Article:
It should be mentioned that the compensation of uncertainties have not been fully considered in the existing robust FTC literature, though some works considered the robust fault-tolerant compensation control with external disturbances in [25, 26]. Similar to the studies of some related uncertain systems [33], the uncertainties can always be addressed by the LMI technique [3, 4] and sidling mode control methods [5] in FTC systems. In [6], an adaptive method was proposed to deal with norm bounded uncertainties and actuator faults. Combining the effects of parametric uncertainties, external disturbances, actuator failures, and control input constraints, the authors of [7] developed fuzzy logic and back-stepping techniques to construct an adaptive controller for achieving high attitude performance of aircraft. For uncertain nonlinear systems, the papers [8, 9] utilized Hamilton-Jacobi-inequality-based approach and adaptive diagnostic-based approach to solve the FTC problem, respectively. In those studies, the uncertainties were always considered as norm bounded, sector-bounded, and polytopic-type uncertainties. However, in particular, system’s uncertainties may vary along with the changes of system’s state, and it will cause huge damage to the systems when the states have big amplitude. Thus, the kind of state-dependent uncertainties should also receive considerable attention.

In this paper, a novel switching adaptive method is proposed to solve the robust fault-tolerant control compensation problem of a class of uncertain linear systems. Similar to the adaptive controllers designed in [25, 26], the proposed adaptive approach can also be used for the general actuator fault model, which covers the cases of normal operation, loss of effectiveness, outage, and unparameterizable bias/stuck faults. But different from [25, 26], a more general state-dependent unparameterizable bias/stuck fault is considered in this paper. Moreover, the state-dependent uncertainties are also addressed in the adaptive controller designs. Here, each control effectiveness and bias/stuck faults are assumed to be unknown, and the rate of dependency of states in uncertainties also needs not to be known. But the maximum degree of dependency states is supposed to be known. Thus, a switching control strategy which is formulated by a sign function is proposed, and, furthermore, some adaptation laws are designed to estimate the unknown controller parameters on line. Based on the switching function and the updated values of these estimations, a class of state feedback controllers is constructed to solve the active FTC problem. Based on the Lyapunov stability theory, the adaptive closed-loop system can be guaranteed to be asymptotically stable in the presence of failures on actuators and uncertainties.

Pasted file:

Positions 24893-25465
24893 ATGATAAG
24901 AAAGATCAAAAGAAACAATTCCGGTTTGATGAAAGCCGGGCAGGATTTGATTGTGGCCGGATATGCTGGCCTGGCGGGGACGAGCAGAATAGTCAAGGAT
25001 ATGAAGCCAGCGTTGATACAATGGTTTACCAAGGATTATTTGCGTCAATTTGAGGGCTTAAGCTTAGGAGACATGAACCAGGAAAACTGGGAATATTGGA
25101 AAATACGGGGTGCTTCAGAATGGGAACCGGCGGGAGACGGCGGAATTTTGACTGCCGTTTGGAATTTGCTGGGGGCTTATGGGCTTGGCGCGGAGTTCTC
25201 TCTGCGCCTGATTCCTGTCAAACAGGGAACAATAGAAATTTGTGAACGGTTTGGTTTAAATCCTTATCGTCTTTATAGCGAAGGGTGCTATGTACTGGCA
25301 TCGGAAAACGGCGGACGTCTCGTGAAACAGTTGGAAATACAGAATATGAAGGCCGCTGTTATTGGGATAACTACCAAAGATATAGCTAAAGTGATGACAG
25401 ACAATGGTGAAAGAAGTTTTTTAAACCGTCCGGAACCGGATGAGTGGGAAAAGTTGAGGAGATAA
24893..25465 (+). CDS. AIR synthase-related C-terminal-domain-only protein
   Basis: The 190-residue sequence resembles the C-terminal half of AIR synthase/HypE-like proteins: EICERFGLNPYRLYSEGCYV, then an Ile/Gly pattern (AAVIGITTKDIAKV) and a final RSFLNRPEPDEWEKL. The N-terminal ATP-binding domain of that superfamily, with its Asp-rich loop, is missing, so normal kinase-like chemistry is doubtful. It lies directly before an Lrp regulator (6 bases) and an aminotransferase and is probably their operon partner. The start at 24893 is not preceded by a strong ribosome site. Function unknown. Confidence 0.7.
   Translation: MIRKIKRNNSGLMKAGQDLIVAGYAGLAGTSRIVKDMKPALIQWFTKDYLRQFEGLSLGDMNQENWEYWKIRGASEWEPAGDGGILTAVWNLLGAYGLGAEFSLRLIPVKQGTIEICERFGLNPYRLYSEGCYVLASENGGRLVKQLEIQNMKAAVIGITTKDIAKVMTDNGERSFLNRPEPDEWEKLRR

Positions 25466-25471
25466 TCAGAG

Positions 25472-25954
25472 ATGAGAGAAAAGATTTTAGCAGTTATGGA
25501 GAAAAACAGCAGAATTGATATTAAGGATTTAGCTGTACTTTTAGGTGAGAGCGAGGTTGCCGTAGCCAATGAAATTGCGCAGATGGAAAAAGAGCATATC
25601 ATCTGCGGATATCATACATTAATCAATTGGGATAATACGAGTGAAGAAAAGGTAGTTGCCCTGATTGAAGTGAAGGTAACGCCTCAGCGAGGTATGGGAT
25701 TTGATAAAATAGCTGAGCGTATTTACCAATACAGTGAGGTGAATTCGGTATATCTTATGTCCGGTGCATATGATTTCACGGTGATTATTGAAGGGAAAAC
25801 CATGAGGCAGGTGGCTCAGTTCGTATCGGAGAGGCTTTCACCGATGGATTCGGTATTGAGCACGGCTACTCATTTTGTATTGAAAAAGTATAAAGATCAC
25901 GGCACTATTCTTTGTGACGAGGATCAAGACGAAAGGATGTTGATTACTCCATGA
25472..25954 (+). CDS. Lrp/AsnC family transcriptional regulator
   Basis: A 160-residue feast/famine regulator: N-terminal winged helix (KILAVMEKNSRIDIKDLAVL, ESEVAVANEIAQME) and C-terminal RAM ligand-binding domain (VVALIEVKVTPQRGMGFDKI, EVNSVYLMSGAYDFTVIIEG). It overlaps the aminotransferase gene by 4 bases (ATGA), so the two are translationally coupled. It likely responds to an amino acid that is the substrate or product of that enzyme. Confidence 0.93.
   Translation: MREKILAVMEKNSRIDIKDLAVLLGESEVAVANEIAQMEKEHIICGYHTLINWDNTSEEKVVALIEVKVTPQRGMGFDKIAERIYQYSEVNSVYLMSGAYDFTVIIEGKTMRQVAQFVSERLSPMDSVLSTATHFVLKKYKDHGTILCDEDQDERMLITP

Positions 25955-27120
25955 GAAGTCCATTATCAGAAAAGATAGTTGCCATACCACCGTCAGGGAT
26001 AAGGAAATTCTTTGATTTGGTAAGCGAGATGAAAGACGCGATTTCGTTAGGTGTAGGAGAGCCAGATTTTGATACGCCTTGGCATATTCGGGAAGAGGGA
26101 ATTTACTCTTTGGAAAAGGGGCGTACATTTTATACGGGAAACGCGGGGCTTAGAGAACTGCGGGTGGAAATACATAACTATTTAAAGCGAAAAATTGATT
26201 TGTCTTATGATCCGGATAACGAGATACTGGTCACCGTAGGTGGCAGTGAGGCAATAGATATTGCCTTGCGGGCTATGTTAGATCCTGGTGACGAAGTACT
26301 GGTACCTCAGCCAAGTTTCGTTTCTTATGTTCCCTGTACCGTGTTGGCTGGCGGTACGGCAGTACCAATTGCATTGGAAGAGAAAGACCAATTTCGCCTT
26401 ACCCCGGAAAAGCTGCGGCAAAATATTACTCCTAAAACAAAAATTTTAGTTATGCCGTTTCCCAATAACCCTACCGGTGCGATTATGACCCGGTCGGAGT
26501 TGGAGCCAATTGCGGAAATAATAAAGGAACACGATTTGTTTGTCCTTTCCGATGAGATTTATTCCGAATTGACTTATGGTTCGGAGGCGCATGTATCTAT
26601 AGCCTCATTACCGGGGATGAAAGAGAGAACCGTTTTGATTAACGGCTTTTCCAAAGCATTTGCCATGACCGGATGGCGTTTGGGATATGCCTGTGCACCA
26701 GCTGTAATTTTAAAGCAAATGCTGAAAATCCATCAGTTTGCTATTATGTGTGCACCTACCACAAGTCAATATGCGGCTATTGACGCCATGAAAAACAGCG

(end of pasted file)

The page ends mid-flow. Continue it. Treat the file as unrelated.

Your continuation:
The rest of the paper is organized as follows. The robust fault-tolerant control problem formulation is described in Section 2. In Section 3, the switching adaptive state feedback controllers are developed. Section 4 gives a numerical example of rocket fairing structural-acoustic model and its simulation results. Finally, conclusion is given in Section 5.

#### 2. Preliminaries and Problem Statement

In this paper, we consider that a linear time-invariant uncertain continuous-time model captured the following state-space equation: where is the state, is the control input, , are known real constant matrices with appropriate dimensions, and and stand for the system uncertainties described by some bounded nonlinear functions.

Similar to [25], we consider the following mathematic model to formulate actuator faults: where the index denotes the th actuator, stands for the th faulty mode, is the total faulty modes, represents the signal from the th actuator that has failed in the th faulty mode, is the unknown time-varying actuator efficiency factor, and represent the known lower and upper bounds of , respectively, satisfying according to the practical case, and is an unknown constant defined as is the unparametrizable time-varying stuck-actuator fault in the th actuator satisfying where and are unknown constants. Note that the fault model can formulate the faults of actuator outage, loss of effectiveness, and bias and stuck (please see [25] for detail).

*Remark 1. *According to the practical case, the occurrence of time-varying unparametrizable faults may be related to the current system states. Thus, we assume that the unparametrizable stuck fault in (4) depends on system’s states and a positive constant. Obviously, it is a more general assumption on actuator-stuck faults than the norm-bounded unparametrizable stuck faults considered in [25] or parametrizable stuck faults addressed in [21–24]. Setting , the condition reduces to the assumption proposed in [25].

Here, we define the following sets: where , , and the notation denotes the block-diagonal matrix with , along the diagonal. And, for the sake of convenience description, for all possible faulty modes , the following uniform actuator fault model is exploited: where .

Taking actuator faults (6) into consideration, the actual control inputs generated by actuators are where with denotes the time profiles of faults and , is the unknown fault-occurrence time representing the time profile of a fault affecting the th actuator. Then, the faults with time profiles are modeled as follows: where the scalar denotes the unknown fault evolution rate. Small values of characterize slowly developing faults, also known as incipient faults. For large values of , the time profile approaches a step function that models abrupt faults. It was worth mentioning that the fault time profile described by (8) denotes only the developing speed of a fault, whereas all its other basic features are defined by the vector .